|Title||Social deontics: A nano‐level approach to human power play|
|Tag(s)||EMCA, In Press, Deontics, Child development|
|Journal||Journal for the Theory of Social Behavior|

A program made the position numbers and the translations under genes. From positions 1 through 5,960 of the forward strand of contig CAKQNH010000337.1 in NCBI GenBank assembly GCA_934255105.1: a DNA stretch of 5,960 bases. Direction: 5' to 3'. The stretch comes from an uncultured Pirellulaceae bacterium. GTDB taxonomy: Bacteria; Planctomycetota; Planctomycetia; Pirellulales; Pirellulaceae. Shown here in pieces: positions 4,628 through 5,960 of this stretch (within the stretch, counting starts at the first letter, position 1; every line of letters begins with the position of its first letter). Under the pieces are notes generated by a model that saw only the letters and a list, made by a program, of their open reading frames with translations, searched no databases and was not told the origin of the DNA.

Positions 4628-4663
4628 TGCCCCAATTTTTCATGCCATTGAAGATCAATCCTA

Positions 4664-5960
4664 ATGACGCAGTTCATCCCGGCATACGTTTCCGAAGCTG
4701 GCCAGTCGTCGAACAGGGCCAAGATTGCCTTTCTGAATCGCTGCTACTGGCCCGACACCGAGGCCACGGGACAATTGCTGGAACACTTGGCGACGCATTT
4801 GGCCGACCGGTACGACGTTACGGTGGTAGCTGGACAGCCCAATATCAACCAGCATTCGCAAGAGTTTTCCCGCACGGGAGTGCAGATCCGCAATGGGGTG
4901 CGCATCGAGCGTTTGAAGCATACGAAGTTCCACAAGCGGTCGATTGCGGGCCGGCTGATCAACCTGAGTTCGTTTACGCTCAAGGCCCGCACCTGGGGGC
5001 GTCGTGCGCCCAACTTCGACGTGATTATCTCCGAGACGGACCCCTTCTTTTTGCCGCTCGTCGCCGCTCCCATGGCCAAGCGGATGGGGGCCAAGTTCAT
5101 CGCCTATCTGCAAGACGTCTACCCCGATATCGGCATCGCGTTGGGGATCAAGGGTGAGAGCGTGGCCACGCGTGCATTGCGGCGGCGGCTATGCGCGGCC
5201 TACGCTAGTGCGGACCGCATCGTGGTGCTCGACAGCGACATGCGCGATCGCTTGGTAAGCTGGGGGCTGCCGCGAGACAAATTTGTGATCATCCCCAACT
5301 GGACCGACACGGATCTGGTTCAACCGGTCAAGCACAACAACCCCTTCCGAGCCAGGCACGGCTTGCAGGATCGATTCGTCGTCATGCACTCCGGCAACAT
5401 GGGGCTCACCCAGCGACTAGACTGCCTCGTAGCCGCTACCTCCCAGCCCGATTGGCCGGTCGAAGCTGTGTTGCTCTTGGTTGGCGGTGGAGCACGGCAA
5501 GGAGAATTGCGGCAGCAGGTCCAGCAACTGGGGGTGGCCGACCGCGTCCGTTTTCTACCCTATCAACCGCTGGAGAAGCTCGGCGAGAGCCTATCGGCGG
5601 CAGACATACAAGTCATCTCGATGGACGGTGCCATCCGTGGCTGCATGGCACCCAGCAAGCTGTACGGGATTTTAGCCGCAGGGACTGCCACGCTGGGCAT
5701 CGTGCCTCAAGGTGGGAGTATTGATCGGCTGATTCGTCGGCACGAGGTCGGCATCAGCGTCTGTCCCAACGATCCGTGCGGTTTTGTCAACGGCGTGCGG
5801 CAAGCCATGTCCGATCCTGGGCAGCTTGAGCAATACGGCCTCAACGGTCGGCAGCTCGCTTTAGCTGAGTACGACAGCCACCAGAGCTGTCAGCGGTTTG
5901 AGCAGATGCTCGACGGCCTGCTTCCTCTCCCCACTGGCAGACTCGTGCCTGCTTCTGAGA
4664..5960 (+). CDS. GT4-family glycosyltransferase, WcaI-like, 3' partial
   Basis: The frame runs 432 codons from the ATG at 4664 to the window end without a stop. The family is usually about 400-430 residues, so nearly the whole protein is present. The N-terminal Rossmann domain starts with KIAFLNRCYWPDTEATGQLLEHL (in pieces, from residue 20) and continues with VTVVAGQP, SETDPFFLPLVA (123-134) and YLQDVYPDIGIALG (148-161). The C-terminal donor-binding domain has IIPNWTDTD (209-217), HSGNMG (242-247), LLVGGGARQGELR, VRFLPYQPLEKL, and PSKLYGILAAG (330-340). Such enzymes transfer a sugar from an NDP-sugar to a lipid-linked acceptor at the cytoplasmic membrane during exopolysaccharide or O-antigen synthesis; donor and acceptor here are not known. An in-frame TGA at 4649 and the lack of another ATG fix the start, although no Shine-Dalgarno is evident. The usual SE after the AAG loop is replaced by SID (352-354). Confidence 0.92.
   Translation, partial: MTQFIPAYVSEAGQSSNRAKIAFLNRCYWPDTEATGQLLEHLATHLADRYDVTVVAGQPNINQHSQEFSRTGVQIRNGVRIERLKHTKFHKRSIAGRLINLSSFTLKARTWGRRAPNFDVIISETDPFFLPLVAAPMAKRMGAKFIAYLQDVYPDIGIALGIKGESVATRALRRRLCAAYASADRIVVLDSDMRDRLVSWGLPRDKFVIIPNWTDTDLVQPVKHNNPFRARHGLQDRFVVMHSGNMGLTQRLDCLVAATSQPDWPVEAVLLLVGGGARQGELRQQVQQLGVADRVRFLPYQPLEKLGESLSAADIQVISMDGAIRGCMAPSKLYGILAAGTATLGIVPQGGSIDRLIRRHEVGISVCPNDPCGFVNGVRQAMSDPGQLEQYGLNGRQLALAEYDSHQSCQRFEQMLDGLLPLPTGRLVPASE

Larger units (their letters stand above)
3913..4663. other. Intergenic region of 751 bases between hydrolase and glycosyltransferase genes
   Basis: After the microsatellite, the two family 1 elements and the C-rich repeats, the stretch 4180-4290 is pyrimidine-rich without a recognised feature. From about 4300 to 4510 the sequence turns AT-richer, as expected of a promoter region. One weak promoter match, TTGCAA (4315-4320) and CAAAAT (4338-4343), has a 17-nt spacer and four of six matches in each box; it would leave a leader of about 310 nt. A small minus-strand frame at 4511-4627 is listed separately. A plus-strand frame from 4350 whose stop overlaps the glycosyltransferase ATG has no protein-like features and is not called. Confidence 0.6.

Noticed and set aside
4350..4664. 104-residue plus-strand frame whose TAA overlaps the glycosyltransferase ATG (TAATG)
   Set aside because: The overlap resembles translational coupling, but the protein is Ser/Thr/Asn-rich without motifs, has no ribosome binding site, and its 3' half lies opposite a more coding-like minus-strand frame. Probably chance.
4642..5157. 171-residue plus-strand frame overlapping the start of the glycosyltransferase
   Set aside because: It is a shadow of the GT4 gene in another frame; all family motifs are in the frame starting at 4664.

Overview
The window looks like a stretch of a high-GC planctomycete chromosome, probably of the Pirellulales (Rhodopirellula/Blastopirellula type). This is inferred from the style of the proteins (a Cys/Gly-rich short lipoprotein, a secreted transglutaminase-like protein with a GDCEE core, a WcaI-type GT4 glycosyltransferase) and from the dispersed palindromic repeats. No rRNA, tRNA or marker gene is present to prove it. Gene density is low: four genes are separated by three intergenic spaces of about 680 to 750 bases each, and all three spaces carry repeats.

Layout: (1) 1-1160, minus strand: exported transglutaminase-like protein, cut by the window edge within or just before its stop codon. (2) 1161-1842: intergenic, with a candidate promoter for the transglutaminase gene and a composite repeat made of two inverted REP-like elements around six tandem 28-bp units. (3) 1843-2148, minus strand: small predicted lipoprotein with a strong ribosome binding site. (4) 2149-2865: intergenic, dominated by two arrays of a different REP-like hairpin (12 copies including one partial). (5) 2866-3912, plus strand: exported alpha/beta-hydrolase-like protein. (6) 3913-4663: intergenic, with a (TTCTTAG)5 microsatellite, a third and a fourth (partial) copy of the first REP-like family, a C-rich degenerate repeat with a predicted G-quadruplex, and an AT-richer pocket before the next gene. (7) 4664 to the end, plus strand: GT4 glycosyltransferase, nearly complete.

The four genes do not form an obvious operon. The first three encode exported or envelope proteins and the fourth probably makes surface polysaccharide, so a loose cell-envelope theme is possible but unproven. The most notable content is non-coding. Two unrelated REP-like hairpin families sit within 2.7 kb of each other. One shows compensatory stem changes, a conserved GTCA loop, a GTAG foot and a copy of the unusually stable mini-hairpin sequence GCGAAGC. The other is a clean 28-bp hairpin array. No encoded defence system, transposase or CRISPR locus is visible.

The notion of “deontic rights”—the capacity of an individual to determine action—is described as a tool to analyze human power plays in the turn‐by‐turn unfolding of social interaction. Drawing on various bodies of literature, the paper portrays the organization of the adjacency‐pair sequence as the key locus of negotiation over deontic rights. How such negotiations happen in practice is also considered. Two deontic patterns instantiating themselves in sequential relations—deontic congruence and deontic incongruence—are discussed. Negotiations of deontic rights are suggested to take place specifically in and through three different forms of deontic incongruence, each of which involves a subtle mismatch between the claims of deontic rights of the first speaker and the recipient's treatment of these claims. These implicit power plays easily escape the eye and are therefore difficult to reflect upon and counteract by the participants themselves, which makes a thorough understanding of these mechanisms important.